February 3, 2012


My lesson started here: "I forgot the video camera, but I have so much to tell you it wouldn't have mattered anyway,"

And ended here: "Gooooooood, yes, yes, very good."

Like she is so good at doing when a complicated concept flummoxes me, my trainer broke it down.  In this case, the complicated concept is riding my own pony, and her breakdown was to take us back to walking, halting and trotting.  Last night, she had me focus on my seatbones, and minor miracles occurred.

At the walk, she told me that my seatbones needed to be gliding forward and back - not rotating - with his walk, and that I needed to control his walk entirely with my seatbones, just like I'd control the speed of his trot with posting.  That was Big Lightbulb #1.  She had me achieve an energetic, put-together walk that felt slower than we normally go, but was just as animated without "cruising" and losing that energy out the front end - something that isn't possible when trying to hold the walk together with more hand than seat/seatbones.

Big Lightbulb #2 was coming to a complete understanding (through dramatically less movement in my arms, more movement in my lower back, and a concentration on my seatbones communicating to him more than my hands) of having a horse fully between my hands and seat.  When my arms weren't moving with him so much, but my seat was, I felt that energy between my aids and ready for whatever I asked it to do.

Big Lightbulb #3 was re-learning to halt using the seatbones - and NOT my core as Laura had taught me way back in the day.  This was causing Contender to simply plop down whenever he felt me tense to ask for the halt, and he would move his head up and get strung out.  She asked me to imagine, in the final few walk steps, that my seatbones were each going up with each stride, asking him to lift his back to meet me, and then stopping the motion in my back (not my core!) which told him to cease his walking motion.  Suddenly, I had squarer halts and a horse that was as between my aids through/in the halt as he was at that good walk we established.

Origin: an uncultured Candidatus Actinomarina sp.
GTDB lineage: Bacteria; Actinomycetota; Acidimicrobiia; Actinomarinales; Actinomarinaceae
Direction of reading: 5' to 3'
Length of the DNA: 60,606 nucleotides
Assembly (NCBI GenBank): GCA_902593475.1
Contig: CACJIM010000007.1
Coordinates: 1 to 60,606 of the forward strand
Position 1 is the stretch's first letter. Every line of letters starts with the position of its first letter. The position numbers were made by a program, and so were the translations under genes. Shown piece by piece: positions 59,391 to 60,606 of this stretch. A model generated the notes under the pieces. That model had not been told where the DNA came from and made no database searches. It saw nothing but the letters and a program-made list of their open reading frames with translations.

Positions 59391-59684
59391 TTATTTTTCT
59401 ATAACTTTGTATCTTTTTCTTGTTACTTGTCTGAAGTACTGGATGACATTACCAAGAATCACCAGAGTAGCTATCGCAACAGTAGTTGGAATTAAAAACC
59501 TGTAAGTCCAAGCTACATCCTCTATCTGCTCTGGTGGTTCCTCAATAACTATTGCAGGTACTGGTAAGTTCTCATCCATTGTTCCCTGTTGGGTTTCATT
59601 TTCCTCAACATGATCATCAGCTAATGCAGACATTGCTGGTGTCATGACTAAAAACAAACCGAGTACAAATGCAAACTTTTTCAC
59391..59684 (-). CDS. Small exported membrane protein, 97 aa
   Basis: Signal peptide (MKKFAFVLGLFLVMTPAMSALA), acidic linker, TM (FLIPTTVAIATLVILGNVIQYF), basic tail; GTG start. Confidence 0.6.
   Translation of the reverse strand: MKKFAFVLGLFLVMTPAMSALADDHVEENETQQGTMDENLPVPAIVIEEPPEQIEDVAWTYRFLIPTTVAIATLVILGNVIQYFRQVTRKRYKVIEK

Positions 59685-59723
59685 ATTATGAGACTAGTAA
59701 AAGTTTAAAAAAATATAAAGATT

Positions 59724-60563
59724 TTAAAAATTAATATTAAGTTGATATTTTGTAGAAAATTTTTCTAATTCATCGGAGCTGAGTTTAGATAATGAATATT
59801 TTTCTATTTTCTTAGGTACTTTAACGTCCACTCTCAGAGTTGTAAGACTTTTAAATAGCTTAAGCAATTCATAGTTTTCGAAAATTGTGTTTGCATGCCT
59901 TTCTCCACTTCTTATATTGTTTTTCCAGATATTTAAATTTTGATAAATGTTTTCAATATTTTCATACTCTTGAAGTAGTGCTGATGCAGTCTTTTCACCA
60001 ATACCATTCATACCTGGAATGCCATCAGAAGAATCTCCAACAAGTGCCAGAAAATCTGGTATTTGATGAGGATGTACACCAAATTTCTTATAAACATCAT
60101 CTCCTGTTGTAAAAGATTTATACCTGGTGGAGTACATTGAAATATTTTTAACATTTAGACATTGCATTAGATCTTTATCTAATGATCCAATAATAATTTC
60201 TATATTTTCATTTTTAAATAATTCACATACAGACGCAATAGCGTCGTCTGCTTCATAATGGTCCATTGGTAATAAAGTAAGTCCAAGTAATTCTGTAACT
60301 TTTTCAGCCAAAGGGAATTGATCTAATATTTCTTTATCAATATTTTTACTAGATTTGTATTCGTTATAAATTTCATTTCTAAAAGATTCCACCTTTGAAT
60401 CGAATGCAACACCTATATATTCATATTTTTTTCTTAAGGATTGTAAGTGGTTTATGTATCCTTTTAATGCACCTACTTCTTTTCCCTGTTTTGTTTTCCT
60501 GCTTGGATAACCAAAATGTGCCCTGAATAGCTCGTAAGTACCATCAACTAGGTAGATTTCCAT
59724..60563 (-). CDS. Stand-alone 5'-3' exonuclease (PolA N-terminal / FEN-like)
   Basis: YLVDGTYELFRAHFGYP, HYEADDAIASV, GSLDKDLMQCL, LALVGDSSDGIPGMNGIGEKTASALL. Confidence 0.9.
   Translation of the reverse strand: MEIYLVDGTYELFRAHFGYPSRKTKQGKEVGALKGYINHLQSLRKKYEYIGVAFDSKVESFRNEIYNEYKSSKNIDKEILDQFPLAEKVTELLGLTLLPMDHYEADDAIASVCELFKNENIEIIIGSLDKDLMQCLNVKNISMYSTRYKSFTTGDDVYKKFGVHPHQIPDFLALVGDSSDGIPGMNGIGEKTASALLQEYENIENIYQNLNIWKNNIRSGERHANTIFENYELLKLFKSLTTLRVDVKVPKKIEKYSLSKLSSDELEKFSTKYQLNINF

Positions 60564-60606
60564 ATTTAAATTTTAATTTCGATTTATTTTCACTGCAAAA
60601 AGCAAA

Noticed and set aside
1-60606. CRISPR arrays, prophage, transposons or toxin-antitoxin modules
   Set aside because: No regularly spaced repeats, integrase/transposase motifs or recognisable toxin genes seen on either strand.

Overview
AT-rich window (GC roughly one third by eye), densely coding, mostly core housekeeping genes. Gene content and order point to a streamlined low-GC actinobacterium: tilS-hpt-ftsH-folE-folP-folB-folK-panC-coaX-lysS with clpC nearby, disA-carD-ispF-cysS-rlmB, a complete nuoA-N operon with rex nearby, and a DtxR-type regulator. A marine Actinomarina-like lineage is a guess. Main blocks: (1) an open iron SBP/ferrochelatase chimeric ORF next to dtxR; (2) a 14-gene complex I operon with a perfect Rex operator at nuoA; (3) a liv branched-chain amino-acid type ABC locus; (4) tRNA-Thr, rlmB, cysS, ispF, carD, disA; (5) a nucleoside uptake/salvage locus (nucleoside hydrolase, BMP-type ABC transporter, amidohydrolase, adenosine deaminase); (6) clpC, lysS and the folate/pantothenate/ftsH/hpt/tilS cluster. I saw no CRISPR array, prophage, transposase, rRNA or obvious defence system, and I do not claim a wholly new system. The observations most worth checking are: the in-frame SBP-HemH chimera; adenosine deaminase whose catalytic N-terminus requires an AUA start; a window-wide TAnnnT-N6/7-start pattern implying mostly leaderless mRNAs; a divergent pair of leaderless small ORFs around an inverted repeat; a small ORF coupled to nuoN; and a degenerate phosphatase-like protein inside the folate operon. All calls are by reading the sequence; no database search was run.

Big Lightbulb #4 was really understanding what she meant in the first few weeks I owned Contender when she said that I need to eventually be asking him for transitions with my seat instead of my legs.  Being the reactive animal he is, he gets startled when I use my leg on him, which leads to him "popping" into transitions.  She asked me to begin walking with my seatbones ever so slightly to ask for the walk, and to push both seat bones slightly forward at the same time to ask for the trot.  It was amazing how much softer and subtler our transitions became by doing tihs.

Big Lightbulb #5 occurred with our turns on the forehand, when he's normally fussy and confused.  When I kept my seatbones walking, he understood to keep moving.  Turns out that whole time, I have been giving him conflicting signals, and when he understood that I wanted him to keep moving AND turn, he did it with zero fuss.  Not a perfect turn on the forehand, but a happier attempt, and that's all I nwated.

Between those four major changes, my arms being so much better according to my trainer, and some corrections I made on my own when Contender was leaning on me/being an ass, I felt so much more capable of riding my own horse after that lesson.  Which is good, because tomorrow is my Nancy clinic...wish me luck.


  1. Very nice post - I always come away with something to try on Riva after reading about your lessons with your trainer. Looking forward to hearing about the clinic!

  2. Definatly try to get some video's pretty please id love to see what you guys were working on lol (i tend to borrow training tidbits :p)
    Hope your clinic is going well!!

  3. great news! love those lightbulb moments... :-)